PSEUDOGEODESIC of a surface

 Notion studied by W. Wunderlich in 1951. See also Erwin Kruppa, Analytische und konstruktive Differentialgeometrie, p. 159.

The pseudogeodesic lines of a surface are the curves traced on the surface the osculating planes of which form a fixed angle  with the tangent plane of the surface; when this angle is a right angle, we get the proper geodesic and when it is equal to zero, the asymptotic lines.
According to the formulas  (see the notations), they are the curves for which the normal curvature, or the geodesic curvature, is proportional to the curvature, or for which the geodesic torsion is equal to the torsion.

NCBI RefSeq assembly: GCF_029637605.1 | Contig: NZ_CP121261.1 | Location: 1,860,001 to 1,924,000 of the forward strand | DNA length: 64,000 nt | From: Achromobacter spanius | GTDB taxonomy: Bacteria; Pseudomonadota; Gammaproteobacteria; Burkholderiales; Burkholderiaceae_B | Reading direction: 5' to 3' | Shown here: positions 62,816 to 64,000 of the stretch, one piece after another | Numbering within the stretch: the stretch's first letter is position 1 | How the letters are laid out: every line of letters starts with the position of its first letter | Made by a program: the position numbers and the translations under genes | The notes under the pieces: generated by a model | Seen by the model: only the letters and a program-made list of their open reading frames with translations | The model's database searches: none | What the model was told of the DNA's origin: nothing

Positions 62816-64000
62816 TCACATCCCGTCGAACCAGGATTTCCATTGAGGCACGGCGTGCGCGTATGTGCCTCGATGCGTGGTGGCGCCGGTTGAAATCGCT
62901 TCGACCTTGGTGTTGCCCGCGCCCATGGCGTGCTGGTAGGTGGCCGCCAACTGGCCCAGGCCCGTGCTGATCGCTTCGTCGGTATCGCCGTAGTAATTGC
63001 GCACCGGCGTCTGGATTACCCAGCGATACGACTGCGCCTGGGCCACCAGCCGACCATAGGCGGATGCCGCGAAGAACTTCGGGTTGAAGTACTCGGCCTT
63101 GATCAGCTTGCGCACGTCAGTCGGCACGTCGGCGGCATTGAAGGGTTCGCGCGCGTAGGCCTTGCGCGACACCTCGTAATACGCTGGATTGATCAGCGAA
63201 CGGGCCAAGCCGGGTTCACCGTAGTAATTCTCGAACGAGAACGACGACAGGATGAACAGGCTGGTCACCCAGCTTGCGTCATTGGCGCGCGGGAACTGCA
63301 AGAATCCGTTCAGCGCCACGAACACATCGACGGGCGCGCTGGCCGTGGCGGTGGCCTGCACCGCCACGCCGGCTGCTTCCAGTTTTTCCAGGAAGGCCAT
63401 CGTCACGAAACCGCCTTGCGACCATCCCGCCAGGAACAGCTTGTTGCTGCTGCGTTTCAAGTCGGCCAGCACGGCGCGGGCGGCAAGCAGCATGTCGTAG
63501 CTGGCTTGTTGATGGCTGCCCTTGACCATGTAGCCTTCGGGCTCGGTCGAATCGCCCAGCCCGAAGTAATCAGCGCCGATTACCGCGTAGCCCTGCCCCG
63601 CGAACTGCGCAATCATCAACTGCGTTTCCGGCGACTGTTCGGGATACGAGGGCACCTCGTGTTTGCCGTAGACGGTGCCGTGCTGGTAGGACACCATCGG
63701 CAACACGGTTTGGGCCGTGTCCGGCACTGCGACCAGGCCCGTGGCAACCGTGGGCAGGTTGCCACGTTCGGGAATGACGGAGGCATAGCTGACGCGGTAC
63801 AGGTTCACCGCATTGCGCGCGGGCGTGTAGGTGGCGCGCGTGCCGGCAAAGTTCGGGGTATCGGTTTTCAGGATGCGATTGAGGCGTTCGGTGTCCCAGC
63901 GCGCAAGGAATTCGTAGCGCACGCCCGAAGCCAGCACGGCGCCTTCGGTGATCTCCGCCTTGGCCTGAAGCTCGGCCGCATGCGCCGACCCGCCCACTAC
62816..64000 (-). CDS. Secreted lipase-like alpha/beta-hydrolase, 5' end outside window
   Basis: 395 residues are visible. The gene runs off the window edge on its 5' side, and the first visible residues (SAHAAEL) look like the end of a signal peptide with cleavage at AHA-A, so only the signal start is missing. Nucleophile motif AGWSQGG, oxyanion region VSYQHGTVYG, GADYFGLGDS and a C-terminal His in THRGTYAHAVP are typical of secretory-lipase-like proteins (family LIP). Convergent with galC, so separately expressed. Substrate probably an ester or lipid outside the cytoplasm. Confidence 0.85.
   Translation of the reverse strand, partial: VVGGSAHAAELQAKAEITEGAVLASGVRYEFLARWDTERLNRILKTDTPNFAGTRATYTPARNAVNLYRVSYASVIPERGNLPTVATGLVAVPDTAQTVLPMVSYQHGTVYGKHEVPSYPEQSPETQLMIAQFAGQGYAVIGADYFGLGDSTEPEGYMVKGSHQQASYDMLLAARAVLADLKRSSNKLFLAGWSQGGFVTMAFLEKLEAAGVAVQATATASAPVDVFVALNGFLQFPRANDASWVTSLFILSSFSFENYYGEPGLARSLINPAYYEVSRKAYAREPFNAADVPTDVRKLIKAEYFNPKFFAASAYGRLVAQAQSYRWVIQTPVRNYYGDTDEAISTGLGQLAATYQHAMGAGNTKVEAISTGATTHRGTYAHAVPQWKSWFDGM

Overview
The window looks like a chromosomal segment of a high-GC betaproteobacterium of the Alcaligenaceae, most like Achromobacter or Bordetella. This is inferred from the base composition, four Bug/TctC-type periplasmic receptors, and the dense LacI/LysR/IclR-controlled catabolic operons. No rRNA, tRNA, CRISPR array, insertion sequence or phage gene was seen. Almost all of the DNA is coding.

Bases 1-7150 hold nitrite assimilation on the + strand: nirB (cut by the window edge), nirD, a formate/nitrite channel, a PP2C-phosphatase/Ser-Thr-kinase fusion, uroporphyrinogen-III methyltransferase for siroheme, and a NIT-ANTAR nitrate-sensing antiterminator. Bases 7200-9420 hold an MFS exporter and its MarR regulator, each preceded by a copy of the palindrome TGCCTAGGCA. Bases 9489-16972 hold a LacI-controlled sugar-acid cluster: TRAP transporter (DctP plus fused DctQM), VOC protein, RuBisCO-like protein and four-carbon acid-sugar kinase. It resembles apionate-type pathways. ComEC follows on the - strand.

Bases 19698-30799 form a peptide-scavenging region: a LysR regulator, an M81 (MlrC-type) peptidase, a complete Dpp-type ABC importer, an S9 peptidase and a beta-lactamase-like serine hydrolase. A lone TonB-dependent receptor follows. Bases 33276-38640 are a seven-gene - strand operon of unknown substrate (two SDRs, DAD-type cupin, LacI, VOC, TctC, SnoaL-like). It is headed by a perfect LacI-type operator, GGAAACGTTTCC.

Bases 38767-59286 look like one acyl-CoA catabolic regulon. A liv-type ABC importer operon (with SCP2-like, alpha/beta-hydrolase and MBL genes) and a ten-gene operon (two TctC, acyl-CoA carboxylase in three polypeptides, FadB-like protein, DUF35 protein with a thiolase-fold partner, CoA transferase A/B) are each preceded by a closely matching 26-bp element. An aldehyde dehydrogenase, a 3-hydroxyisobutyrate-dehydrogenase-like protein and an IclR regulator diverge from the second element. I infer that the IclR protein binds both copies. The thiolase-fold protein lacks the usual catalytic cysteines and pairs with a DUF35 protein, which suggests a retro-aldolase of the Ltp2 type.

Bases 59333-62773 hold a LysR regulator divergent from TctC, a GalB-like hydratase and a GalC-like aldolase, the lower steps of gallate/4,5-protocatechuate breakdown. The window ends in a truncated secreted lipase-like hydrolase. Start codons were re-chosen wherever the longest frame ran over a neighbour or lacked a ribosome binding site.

Computation of the pseudogeodesics in the case of a vertical cylinder (see the notations). The first principal curvature  is that of the horizontal section; the other one being equal to zero, the Euler formula yields , where  is the angle between the curve and the vertical; hence the geodesic curvature  (1). But  and  where  is the tangential angle of the horizontal section; using (1), we get , hence, taking  for , , ; but , hence the general equation of the pseudogeodesics: . For a cylinder of revolution, , hence , see below.

Example: the proper pseudogeodesic of the cylinder of revolution are the curves that develop onto catenaries with axis parallel to the axis of the cylinder (therefore, special case of generalized catenaries). Equations:
 Parametrization where  is the angle between the osculating plane and the tangent plane: . Opposite, animation for  describing . See here the surface folded along this curve.